When I started Classical Workbooks in 2006 it seemed a good idea, as someone writing books that claimed to teach Latin and Greek, that I really ought to find out how people learn languages.  So I started googling.  Eleven years later (March 2017), I'm still googling.

It's been an exhilarating journey.  From Emmett Betts' work I discovered why none of us ever learns to read Latin: it's because we never acquire enough vocabulary to get beyond Frustration Reading Level.  I read Stephen Krashen and then made the wonderful discovery that most of Latin literature and just enough Greek is available in comprehensible input format in the Hamilton Clark interlinear series.   

Thanks to Google Books you can pick up the writings of the great language teachers for a song - Sweet, Jespersen, Bloomfield, Dodson and so many more, and in particular Harold Palmer, whose every word is gold.     

But it's been a sobering journey too, because all this exciting work on language learning is confined to the world of modern languages (where it is known as SLA - Second Language Acquisition).   Classicists do not participate in these discussions, with the result that the classicists repeatedly make elementary mistakes which the modern languages people pointed out years ago.  

Take, for example, the Cambridge Latin Course (CLC).   With CLC the student is given a slab of Latin, together with some notes and a vocab list, and told to translate it into English.  Now making BEGINNERS translate the Target Language (TL) into the Mother Tongue (MT) is a practice that is universally condemned in modern languages.  (The TL is overwhelmed by the MT, and never manages to establish itself independently in the student's brain.  Modern language teachers try to keep the MT out of their teaching as much as possible).

The Cambridge Latin Course was written in the 1960's, a time of ferment in Classics with the comprehensivisation of schools and Oxford dropping mandatory Latin.  In response the great John Sharwood Smith founded Didaskalos, a journal dedicated to discussing new ideas about Latin and Greek teaching.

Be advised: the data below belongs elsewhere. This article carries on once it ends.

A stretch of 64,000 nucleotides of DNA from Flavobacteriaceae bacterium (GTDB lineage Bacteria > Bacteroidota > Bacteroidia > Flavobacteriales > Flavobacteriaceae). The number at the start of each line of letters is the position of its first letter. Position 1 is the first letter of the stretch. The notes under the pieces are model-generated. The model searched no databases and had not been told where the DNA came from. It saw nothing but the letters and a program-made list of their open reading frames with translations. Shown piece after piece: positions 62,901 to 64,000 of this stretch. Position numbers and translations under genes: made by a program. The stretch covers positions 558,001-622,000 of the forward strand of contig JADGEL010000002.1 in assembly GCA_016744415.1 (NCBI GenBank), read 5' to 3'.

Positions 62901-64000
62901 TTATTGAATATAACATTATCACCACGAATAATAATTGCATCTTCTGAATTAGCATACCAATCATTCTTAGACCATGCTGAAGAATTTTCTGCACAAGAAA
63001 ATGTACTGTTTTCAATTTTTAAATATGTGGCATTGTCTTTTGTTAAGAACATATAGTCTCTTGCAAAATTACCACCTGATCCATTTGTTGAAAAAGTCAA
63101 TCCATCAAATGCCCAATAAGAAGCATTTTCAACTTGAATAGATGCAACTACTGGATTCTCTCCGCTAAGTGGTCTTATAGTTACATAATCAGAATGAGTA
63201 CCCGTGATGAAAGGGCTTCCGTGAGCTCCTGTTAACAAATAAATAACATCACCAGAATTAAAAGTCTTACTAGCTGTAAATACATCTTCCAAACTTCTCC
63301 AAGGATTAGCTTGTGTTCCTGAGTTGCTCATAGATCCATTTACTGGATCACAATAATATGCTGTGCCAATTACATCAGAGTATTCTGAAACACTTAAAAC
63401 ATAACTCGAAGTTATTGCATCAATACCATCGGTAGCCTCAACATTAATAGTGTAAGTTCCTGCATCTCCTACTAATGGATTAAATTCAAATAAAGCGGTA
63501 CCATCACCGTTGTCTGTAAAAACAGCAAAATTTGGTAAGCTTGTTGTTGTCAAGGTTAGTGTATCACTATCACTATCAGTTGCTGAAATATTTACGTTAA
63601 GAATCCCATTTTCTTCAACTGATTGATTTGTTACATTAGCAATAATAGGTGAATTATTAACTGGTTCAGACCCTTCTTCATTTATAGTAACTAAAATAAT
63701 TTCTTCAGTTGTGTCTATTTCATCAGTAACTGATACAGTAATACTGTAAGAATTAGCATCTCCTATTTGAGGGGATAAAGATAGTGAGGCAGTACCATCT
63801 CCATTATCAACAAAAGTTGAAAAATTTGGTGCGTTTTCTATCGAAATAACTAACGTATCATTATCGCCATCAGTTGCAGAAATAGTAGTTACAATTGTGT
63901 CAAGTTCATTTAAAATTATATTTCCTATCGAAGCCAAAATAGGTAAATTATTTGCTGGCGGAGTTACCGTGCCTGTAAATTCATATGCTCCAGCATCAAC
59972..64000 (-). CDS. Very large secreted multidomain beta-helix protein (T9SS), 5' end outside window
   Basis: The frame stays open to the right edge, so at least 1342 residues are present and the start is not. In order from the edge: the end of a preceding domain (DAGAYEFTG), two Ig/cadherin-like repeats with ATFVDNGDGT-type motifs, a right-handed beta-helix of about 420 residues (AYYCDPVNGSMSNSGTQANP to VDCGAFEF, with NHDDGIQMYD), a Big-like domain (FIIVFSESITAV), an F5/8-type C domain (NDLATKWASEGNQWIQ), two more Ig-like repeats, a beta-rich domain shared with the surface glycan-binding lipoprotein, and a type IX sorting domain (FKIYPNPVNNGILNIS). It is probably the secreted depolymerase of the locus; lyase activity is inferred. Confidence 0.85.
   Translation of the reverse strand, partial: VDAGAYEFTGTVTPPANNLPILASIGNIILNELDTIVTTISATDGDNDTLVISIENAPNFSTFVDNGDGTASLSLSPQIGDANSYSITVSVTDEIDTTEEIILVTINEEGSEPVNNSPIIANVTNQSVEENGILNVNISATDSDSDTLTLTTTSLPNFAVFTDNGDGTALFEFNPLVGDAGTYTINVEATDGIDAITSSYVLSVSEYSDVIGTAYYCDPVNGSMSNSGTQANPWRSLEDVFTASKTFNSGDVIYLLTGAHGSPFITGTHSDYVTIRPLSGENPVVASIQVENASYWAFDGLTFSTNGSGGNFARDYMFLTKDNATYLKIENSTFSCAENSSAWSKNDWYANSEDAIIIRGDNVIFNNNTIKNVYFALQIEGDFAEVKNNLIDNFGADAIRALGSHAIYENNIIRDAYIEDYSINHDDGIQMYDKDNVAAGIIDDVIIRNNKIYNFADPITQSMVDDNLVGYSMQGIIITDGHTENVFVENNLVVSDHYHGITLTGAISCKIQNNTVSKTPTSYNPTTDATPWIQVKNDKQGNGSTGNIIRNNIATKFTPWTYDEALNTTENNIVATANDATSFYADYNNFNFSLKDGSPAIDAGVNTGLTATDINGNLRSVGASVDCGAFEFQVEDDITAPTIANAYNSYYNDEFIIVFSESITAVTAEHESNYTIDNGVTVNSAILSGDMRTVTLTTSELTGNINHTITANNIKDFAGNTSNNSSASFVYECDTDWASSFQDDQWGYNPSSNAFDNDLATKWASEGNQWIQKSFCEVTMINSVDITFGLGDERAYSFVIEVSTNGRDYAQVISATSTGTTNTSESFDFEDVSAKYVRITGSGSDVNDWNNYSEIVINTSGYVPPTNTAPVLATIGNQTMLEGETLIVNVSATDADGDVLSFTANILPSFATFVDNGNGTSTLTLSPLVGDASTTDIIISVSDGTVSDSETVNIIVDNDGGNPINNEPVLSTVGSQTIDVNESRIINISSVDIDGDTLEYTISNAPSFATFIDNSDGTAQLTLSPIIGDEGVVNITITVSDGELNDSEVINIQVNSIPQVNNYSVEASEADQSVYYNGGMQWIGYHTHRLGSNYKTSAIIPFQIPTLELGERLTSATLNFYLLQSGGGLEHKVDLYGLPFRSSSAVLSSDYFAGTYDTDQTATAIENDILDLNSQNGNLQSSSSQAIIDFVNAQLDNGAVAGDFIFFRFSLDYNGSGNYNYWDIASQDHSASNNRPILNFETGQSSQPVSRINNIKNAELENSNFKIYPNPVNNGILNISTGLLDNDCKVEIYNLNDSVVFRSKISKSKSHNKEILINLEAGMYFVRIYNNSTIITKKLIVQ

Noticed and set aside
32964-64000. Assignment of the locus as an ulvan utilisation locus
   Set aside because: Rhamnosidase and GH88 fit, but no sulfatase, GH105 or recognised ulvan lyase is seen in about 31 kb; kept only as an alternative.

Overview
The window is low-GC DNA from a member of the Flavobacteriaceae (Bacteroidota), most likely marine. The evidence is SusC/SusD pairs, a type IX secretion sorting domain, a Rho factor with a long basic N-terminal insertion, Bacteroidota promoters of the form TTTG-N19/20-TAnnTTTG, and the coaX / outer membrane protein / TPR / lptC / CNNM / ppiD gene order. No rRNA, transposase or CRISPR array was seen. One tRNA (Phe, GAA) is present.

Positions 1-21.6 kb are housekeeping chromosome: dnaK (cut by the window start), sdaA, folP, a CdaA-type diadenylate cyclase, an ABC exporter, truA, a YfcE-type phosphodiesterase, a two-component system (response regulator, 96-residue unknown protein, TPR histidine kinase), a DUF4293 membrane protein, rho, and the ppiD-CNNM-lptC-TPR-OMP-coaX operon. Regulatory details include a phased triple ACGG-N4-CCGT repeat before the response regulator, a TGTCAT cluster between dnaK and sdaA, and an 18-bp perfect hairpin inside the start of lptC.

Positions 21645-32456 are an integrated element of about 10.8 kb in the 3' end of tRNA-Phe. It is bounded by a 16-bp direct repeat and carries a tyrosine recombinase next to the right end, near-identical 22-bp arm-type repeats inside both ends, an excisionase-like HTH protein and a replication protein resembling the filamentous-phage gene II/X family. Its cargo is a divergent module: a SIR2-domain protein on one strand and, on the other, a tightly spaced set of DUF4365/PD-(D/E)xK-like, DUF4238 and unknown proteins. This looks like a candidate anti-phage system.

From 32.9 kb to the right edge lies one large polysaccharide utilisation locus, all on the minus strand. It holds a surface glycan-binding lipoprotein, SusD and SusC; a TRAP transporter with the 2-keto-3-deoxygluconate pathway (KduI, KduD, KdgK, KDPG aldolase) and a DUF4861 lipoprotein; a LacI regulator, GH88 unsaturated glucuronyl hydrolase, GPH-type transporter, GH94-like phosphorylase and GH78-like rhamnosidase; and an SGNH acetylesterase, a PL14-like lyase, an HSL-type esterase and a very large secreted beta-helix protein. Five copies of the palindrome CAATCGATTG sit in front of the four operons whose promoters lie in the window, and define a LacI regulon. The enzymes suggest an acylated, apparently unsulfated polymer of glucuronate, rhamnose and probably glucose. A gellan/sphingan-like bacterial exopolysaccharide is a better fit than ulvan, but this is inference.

When I read those old copies of Didaskalos and Sharwood Smith's own book The Teaching of Classics I find many references to Chomsky and Transformational Grammar, but no mention of this objection to Translation into the MT.   It is clear that neither Sharwood Smith nor the CLC team were even aware of the objection to Translation into the MT, let alone felt that they had overcome it.  (My guess is that, 50 years later, the CLC team are STILL unaware of the objection to making beginners translate into the MT).

Basically, then, what happened is that Sharwood Smith and the CLC people felt they really ought to consider modern language research into SLA, so they started looking and found everybody talking about the latest theory which was Chomsky (SLA is very fashion-driven), but they missed the Translation into the MT objection which had been around since the 30's and was by now old hat.  

So the world of Classics is just amazingly backward.  We continue to use teaching methods which everybody else abandoned 50 or 100 years ago. And because no-one in Classics ever studies SLA as a technical subject it is impossible even to have a sensible conversation about different methods.


The consequence is that a student taking A Level Latin will attain a proficiency in the language far lower than the proficiency attained by a student taking A Level French or German. 

Is there any chance of our improving our teaching methods?   I don't think so.   Latin has achieved a modest academic prestige alongside Physics and Maths as a "hard" subject.  Being academically prestigious, it will continue to be taught in a highly academic way, as an exercise in puzzle-solving. Unfortunately, the part of the brain that handles puzzle-solving is unrelated to the part of the brain that handles language, but a small number of intellectual high-fliers will still be able to master the language this way, or at least enough to fill the available places at Oxford and Cambridge.

So is everything doom and gloom?   Not at all; in fact, it's all tremendously exciting.  I'll write up this "alternative scenario" shortly.     

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